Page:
ISSN 2330-717X

Clinton’s State Department Armed Saudi Arabia To The Teeth – OpEd


By Medea Benjamin and Rebecca Green*

As Hillary Clinton emerges as the front-runner for the Democratic Party’s presidential candidate, she’s receiving increased scrutiny for her years as secretary of state — and in particular her hawkish foreign policy. Many critics are focusing especially on her long relationship with Saudi Arabia.

On Christmas Eve in 2011, Hillary Clinton and her closest aides celebrated a $29.4 billion sale of over 80 F-15 fighter jets, manufactured by U.S.-based Boeing Corporation, to Saudi Arabia. In a chain of enthusiastic emails, an aide exclaimed that it was “not a bad Christmas present.”

These are the very fighter jets the Saudis have been using to bomb Yemen since March 2015. A year later, at least 2,800 Yemeni civilians have been killed, mostly by airstrikes — and there’s no end in sight.

The indiscriminate Saudi strikes have killed journalists and ambulance drivers. They’ve hit the Chamber of Commerce, facilities supported by Médecins Sans Frontières (also known as Doctors Without Borders), a wedding hall, and a center for the blind. The attacks have also targeted ancient heritage sites in Yemen. International human rights organizations are saying that the Saudi-led strikes on Yemen may amount to war crimes.

During her tenure as secretary of state, Clinton made weapons transfers to the Saudi government a “top priority,” according to a new report published in The Intercept. And even while Clinton’s State Department was deeply invested in getting weapons to Saudi Arabia, the Clinton Foundation accepted millions of dollars in donations from both the Kingdom of Saudi Arabia and the weapons manufacturer Boeing. Christmas presents were being gifted all around.

Despite the brutal attacks on Yemen and its egregious domestic human rights violations, Saudi Arabia remains the number one U.S. ally in the Arab world. While the original U.S. interest was to secure Saudi’s vast oil reserves, today only 10 percent of oil used in the United States comes from the kingdom. Instead, U.S. dependence on Saudi oil has been superseded by U.S. dependence on weapons sales.

The most recent Saudi weapons deal was made in November 2015, a sale worth $1.29 billion that included 22,000 smart and general purpose bombs, and over 5,000 Joint Direct Attack Munitions kits to convert older bombs into precision-guided weapons using GPS signals. The Pentagon’s Defense Security Cooperation Agency justified the sales, saying they helped “sustain strong military-to-military relationships between the United States and Saudi Arabia.”

It’s hard to exaggerate the enormity and high-tech nature of Saudi weapons purchases. Indeed, the deals this decade constitute the most enormous military sales in history.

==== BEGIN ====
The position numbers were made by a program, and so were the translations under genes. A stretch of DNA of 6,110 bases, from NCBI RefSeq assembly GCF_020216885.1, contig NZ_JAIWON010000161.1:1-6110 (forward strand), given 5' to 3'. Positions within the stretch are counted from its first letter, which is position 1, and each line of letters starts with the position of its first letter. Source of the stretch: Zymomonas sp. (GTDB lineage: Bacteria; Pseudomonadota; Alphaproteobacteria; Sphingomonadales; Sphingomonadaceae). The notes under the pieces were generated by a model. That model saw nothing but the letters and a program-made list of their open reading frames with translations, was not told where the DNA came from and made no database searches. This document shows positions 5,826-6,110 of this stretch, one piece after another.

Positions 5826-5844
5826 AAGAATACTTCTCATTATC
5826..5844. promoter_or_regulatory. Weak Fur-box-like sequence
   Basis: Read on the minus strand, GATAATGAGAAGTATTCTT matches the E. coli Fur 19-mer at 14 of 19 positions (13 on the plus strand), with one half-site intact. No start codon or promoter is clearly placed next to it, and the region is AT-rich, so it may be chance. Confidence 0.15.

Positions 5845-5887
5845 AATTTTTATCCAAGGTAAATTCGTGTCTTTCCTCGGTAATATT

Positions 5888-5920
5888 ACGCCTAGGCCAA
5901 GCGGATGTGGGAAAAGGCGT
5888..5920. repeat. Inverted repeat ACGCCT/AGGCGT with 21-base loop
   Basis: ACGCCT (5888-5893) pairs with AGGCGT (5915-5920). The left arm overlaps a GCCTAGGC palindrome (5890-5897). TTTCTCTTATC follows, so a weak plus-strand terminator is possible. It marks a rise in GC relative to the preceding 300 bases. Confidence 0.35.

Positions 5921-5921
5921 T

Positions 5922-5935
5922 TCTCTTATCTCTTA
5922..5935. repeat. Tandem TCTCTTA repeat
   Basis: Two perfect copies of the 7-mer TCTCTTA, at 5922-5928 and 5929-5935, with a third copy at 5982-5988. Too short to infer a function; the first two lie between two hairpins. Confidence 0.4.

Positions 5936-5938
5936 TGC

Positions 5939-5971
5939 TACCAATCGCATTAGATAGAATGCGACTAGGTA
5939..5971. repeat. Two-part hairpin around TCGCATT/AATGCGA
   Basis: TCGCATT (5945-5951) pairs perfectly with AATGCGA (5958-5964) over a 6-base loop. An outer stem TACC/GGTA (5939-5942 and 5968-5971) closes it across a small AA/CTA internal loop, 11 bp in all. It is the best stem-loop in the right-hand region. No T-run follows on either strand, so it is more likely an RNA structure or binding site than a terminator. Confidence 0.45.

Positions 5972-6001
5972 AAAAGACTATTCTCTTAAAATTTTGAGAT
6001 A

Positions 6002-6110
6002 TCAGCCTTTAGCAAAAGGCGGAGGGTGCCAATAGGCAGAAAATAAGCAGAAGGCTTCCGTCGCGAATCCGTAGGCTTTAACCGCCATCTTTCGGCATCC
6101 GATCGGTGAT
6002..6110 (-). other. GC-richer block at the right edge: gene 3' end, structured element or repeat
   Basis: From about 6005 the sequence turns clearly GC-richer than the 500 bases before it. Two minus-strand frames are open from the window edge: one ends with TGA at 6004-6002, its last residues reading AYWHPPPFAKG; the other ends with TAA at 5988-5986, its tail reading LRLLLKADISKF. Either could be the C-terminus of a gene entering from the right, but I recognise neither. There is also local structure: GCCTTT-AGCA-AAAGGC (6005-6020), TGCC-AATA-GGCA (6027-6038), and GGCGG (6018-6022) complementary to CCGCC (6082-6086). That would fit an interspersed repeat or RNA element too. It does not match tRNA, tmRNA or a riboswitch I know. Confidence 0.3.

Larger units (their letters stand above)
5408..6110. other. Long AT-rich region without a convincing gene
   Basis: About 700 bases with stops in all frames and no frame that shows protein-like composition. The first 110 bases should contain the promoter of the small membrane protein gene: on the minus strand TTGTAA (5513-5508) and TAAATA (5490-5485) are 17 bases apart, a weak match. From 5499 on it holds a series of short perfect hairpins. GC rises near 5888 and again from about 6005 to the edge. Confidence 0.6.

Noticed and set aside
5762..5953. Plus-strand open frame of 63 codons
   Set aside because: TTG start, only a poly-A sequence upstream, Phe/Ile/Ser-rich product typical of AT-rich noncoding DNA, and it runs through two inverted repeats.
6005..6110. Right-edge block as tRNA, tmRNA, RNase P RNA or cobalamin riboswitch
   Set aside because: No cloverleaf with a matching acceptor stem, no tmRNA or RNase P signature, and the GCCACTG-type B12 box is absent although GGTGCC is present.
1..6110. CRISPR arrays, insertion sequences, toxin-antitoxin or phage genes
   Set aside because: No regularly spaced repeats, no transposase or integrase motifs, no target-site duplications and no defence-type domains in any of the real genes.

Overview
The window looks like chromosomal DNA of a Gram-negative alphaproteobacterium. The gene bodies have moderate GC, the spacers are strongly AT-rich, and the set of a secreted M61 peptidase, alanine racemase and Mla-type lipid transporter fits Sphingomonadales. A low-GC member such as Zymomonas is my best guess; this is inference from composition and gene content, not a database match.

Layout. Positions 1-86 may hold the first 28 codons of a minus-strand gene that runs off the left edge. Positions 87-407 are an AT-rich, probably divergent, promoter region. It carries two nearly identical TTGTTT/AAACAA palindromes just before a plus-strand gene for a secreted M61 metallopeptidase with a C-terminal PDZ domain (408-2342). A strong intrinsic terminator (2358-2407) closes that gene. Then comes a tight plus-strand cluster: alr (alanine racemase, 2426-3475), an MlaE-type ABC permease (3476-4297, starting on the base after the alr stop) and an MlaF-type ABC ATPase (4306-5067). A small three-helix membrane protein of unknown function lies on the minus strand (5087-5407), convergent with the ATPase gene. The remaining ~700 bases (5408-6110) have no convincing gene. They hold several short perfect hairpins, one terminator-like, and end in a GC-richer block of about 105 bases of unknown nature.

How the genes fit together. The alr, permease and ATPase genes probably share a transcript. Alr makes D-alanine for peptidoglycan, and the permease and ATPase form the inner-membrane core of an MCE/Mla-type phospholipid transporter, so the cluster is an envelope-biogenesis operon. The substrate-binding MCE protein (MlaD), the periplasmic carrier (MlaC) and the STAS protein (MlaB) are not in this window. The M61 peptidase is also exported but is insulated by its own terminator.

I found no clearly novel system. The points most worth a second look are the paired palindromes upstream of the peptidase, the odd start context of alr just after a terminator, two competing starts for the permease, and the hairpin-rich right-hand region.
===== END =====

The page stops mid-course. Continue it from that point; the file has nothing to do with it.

According to a White House press release in 2014, “The Kingdom of Saudi Arabia is the largest U.S. Foreign Military Sales customer, with active and open cases valued at approximately $97 billion, as Saudi forces build capabilities across the full spectrum of regional challenges.” The weapons include F-15 bombers, Apache and Blackhawk helicopters, missile defense systems, missiles, bombs, armored vehicles, and related equipment and services. Weapons manufacturers such as Boeing, Raytheon, Lockheed Martin, General Dynamics, and McDonnell Douglas have been unapologetically pushing these sales to offset military spending cuts in the United States and Europe.

While the U.S. government continues to provide massive amounts of weapons to Saudi Arabia, on February 25 the European Union took the extraordinary step of voting for an EU-wide arms embargo to Saudi Arabia. While non-binding, it’s a powerful statement that will put pressure on all European governments.

Already, government committees in the United Kingdom have urged Prime Minister David Cameron to suspend arms sales to Saudi Arabia; Germany has pledged to review all future arms sales to the kingdom; and in Belgium the government has denied an export license to ship weapons to the country. Canadian activists are also pressuring their government in light of Canada’s $15 billion transaction with Riyadh for weaponized armored vehicles, the biggest manufacturing export deal ever struck in Canada.

U.S. activists must follow the example of our European allies and demand that our government stop supplying the Saudi rulers with weapons to bomb civilians in Yemen and repress its own citizens.

*About the authors:
Medea Benjamin is the co-founder of the peace group CODEPINK and the human rights organization Global Exchange. She is the author of eight books, including one about Saudi Arabia coming out in a few months.

Rebecca Green is the D.C. office coordinator at CODEPINK. She is a student at Northeastern University with a sociology degree and a minor in women’s gender and sexuality studies.

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5 thoughts on “Clinton’s State Department Armed Saudi Arabia To The Teeth – OpEd

  • March 9, 2016 at 9:26 am

    Department of State doesn’t deal in weapons moron.

  • March 9, 2016 at 10:16 am

    Good article. You might also shine the same light on Anne-Marie Slaughter, Suzanne Nossel, Susan Rice, Victoria Nuland and Samantha Power in addition to Tom Donilon, Leon Panetta and Ashton Carter and of course their boss, Barack Obama. The women are as deep in it as the men. As for Congress, it is a bipartisan nightmare, except for a thoughtful few like Tulsi Gabbard.

  • March 10, 2016 at 1:14 am

    Years ago Indian cartoonist RK Laxman had written about the dominance of arms manufacturers in American. I hope the American people will truly prevail in this year’s presidential elections and in the actions of the Administration.

  • March 10, 2016 at 8:57 am